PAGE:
Recent findings by the Smidt Heart Institute based on deep learning analysis of medical images suggest, that one’s likelihood of developing atrial fibrillation and heart muscle disease can be predicted by the shape of their heart as well as certain genetic indicators.
What Determines Heart Shape?
It’s crucial to first understand what affects how your heart is shaped. Although age, lifestyle choices, and underlying medical issues can all have an impact, heredity still plays a significant role in determining the shape of your heart. While some people may have normal longer hearts shaped like the traditional Valentine’s heart, and others may have unusual round hearts shaped like baseballs shaped hearts.
The Impact of Heart Shape on Health
According to recent studies, your general health may be impacted by the structure of your heart. Discovering whether you’re susceptible to two prevalent heart conditions is possible by analyzing your heart’s shape, as suggested by medical experts. The study found that people whose hearts are longer and shaped more like the traditional Valentine’s Day heart are less likely to develop heart failure and atrial fibrillation later in life than those whose hearts are round, like baseballs. Hence, examining the shape of your heart could provide valuable insights into your risk of developing such conditions.
The study published in Med—Cell Press utilized sophisticated imaging analysis and deep learning techniques to examine the genetic makeup of the heart’s structure. The outcomes were quite revealing.
Why Does Heart Shape Matter?
According to research, atrial fibrillation, a disorder in which the heart beats irregularly, has been linked to a 31% greater chance of development in people with spherical hearts. Additionally, these people had a 24% increased chance of developing the cardiac illness cardiomyopathy.
After analyzing cardiac MRI scans of 38,897 healthy individuals in the UK Biobank, researchers made an important discovery regarding the risk of cardiac conditions. By utilizing computational models on the same dataset, the researchers were able to identify specific genetic indicators in the heart that are associated with these conditions.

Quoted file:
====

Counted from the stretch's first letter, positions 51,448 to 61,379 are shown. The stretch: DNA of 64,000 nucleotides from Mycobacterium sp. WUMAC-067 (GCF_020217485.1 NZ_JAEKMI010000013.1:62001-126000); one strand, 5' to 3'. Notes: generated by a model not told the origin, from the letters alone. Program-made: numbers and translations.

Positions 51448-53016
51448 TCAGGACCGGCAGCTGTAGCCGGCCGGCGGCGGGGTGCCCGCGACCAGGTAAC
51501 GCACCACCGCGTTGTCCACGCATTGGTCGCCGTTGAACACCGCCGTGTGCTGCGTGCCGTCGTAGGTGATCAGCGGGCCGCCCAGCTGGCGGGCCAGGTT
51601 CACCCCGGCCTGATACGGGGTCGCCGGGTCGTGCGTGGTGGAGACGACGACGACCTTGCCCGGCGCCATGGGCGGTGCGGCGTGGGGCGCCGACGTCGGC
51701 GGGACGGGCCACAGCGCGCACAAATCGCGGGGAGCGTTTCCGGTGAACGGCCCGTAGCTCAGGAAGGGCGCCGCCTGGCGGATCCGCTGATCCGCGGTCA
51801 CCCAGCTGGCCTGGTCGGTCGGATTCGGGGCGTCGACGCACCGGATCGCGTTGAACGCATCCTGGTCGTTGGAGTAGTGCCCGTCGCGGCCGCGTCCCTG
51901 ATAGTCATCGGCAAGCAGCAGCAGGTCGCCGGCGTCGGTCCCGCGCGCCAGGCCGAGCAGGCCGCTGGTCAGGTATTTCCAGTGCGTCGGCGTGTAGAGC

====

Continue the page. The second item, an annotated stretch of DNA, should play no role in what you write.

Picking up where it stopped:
By studying spherical traits at a genetic level, researchers have discovered a correlation between four specific genes and the development of cardiomyopathy. These genes are PLN, ANGPT1, PDZRN3, and HLA DR/DQ. The researchers found that the first three genes were likewise associated with an increased incidence of atrial fibrillation.
Atrial fibrillation, the most frequently occurring type of irregular heart rhythm, significantly raises the likelihood of an individual experiencing a stroke. By 2030, it’s predicted that 12.1 million Americans will have this ailment, which is on the increase.
Cardiomyopathy is a type of cardiac muscle disease that makes the heart work harder to pump blood throughout the body, which might eventually cause heart trouble. The four primary kinds of cardiomyopathy, namely dilated, hypertrophic, arrhythmogenic, and restrictive, impact nearly one in every 500 grown-ups.
Cedars-Sinai heart specialists have discovered that the shape of an individual’s heart transforms over the course of time, becoming more circular as time passes, particularly following a significant cardiac incident such as a heart attack.
The initial indication of a disease could be a transformation in the form of the heart. To prevent two diseases that have the potential to alter one’s life drastically, it is imperative to comprehend how the heart changes in response to illness, in conjunction with dependable and user-friendly imaging techniques that reinforce this understanding.
The results offer additional insight into the possible utilization of cardiac imaging for the identification and prevention of various illnesses. The authors also highlighted the significance of conducting more research in this area.
The availability of big biobanks containing cardiac imaging data has revolutionized the way we analyze and characterize variations in cardiac structure and function. We can now measure cardiac metrics more quickly and completely than ever before because of recent technological developments like deep learning and computer vision. This could prove invaluable in identifying genetic variations that impact the heart, potentially decades before any observable symptoms of heart disease manifest.
Dr. Tamanna Anwar is a Scientist and Co-founder of the Centre of Bioinformatics Research and Technology (CBIRT). She is a passionate bioinformatics scientist and a visionary entrepreneur. Dr. Tamanna has worked as a Young Scientist at Jawaharlal Nehru University, New Delhi. She has also worked as a Postdoctoral Fellow at the University of Saskatchewan, Canada. She has several scientific research publications in high-impact research journals. Her latest endeavor is the development of a platform that acts as a one-stop solution for all bioinformatics related information as well as developing a bioinformatics news portal to report cutting-edge bioinformatics breakthroughs.